While we are at it and although I am SO not a millennial parent (read, I am old enough to be a millennial's mother), I feel like this article, though not specifically defining them as such, made enough inferences for us to guess which parents they are talking about, and I think that is unfair. Look, I don't know how to break this to you, but every generation wants to do better than the last and since that is universally the case since the beginning of time (I am pretty sure Cain and Abel's kids were all "Hey, let's not kill each other OK?"), we are all navigating new seas. No parenting book in the whole entire world is going to every fully prepare you for the tsumani-force that is having a child. That's not to say you shouldn't do some reading, but do so with the understanding that all kids are their own unique versions of square pegs and they will never fit into the textbook version of the round hole. And really, is that what we want for our kids? NO, we all want our kids to be the unique beautiful flowers that they are and damn it if we aren't going to give them whatever nurturing we feel is necessary to help them grow! 

What this Maclean's article feels like to me is someone seeing a change in the way that parents are doing things, THE STRUGGLES that come with any large scale change in social and cultural behaviour and then saying, "Nope, see, that's not working. Let's go back to the way it used to be." I mean, Andrea Nair (my super smart friend) said RIGHT IN THE ARTICLE that parents must “have a higher tolerance for things not going well." and open themselves to the opportunity to learn and become more confident. I would go one step further and say that all the observers, unsolicited-advice-givers and well-meaning strangers/commenters also need to increase their tolerance for parents and children not always doing things the way they think they should and to open up to some new ways/waves of parenting.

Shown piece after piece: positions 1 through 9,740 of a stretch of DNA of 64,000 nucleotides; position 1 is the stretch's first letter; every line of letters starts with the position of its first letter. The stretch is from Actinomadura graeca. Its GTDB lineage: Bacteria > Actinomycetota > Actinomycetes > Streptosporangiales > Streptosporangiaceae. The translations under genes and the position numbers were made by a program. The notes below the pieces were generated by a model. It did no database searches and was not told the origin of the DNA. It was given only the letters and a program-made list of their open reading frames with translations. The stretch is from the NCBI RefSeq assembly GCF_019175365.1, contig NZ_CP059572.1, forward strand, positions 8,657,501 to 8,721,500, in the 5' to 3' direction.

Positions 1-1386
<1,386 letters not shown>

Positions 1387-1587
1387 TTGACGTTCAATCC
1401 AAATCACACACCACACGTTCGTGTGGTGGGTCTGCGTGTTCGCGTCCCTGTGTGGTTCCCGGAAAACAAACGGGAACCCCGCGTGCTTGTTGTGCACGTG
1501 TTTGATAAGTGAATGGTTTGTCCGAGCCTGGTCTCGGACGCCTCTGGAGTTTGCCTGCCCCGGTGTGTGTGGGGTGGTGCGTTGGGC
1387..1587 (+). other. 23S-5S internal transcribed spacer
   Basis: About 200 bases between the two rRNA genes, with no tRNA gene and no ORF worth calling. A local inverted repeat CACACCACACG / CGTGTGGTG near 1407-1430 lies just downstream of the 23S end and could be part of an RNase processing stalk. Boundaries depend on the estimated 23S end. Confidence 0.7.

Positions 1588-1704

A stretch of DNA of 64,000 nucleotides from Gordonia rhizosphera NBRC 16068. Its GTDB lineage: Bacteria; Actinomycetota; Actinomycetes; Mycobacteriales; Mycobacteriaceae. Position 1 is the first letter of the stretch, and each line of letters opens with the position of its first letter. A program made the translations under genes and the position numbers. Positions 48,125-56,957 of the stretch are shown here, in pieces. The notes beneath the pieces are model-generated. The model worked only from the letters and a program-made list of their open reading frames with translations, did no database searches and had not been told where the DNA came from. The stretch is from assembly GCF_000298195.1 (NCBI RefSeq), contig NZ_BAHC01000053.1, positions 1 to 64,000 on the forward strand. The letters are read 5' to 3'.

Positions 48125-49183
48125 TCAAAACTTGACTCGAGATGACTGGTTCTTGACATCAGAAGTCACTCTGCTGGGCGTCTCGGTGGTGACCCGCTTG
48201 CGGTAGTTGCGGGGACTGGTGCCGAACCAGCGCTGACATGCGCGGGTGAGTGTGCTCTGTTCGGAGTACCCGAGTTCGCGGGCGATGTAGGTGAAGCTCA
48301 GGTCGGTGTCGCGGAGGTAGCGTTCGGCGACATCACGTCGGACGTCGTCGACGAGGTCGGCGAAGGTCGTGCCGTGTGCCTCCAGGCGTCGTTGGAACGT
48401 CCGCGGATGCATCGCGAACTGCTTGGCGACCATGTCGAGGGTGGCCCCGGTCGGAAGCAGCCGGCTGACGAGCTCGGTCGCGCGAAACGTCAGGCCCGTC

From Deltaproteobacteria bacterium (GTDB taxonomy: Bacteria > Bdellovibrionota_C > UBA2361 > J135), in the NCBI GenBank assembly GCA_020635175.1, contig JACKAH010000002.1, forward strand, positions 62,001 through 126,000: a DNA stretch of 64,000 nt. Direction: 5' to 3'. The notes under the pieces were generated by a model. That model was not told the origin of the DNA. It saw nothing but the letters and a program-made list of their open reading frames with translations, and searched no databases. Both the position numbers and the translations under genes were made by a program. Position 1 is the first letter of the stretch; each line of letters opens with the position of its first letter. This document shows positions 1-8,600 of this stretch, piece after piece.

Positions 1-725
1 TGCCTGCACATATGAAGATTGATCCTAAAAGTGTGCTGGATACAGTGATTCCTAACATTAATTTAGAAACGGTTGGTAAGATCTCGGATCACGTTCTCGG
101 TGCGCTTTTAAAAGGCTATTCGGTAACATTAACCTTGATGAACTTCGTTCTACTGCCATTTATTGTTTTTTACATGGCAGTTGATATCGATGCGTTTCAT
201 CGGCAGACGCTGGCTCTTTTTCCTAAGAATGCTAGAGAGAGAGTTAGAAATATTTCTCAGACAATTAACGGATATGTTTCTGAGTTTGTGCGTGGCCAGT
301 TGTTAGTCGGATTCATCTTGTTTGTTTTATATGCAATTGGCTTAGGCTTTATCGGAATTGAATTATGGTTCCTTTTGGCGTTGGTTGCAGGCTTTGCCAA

And on a personal note, here are just a couple of the reasons why I am all for this new fan-dangled way of parenting where my kids are seen as PEOPLE with agency of their own. I don't want to raise my kids to never question their elders or voice their opinion or concern when something feels off. You want to know why? Because that was how I was raised, and then one of these adults that I was taught never to question because they were the "grown-up" and therefore "knew better", sexually abused me and I never said anything. I don't want to raise my kids in a "That's the way it's always been done and look at me I turned out OK" kind of world. I actually want my kids to turn out better than OK and yes, better than me. I want them to know that their voices matter, their autonomy will be respected and that I will have their backs always and forever. And that last part, about having their backs, means that along with respecting them as the tiny humans they are, I will also provide for them the boundaries that they need to feel nurtured and loved and able to grow into their own amazing abilities and personalities. 

So, NO! Parenting is not collapsing, it is evolving and we need to allow for this growth and support it, not tear it down and tell everyone how badly they are failing at it. Parents do not need to be criticized and questioned and told to grow up, because trust me, nothing anyone can say in this article or any of the "expert" books or websites out there can hold a candle to the self-criticism and constant questioning we do to ourselves. WE'VE GOT PARENTAL SELF-DOUBT COVERED Y'ALL!

Now, how about someone look over at that Dad at the restaurant negotiating a couple of bites of green peas with his headstrong daughter who is likely to grow up and know EXACTLY who she is and what she wants and is not going to let anyone tell her she can't do it, and give him the universal look that all parents know as "Been there done that dude. You are doing it right and I support you!"

'Cause that is what parents really need. Some fucking solidarity please!

This shit is HARD!

N~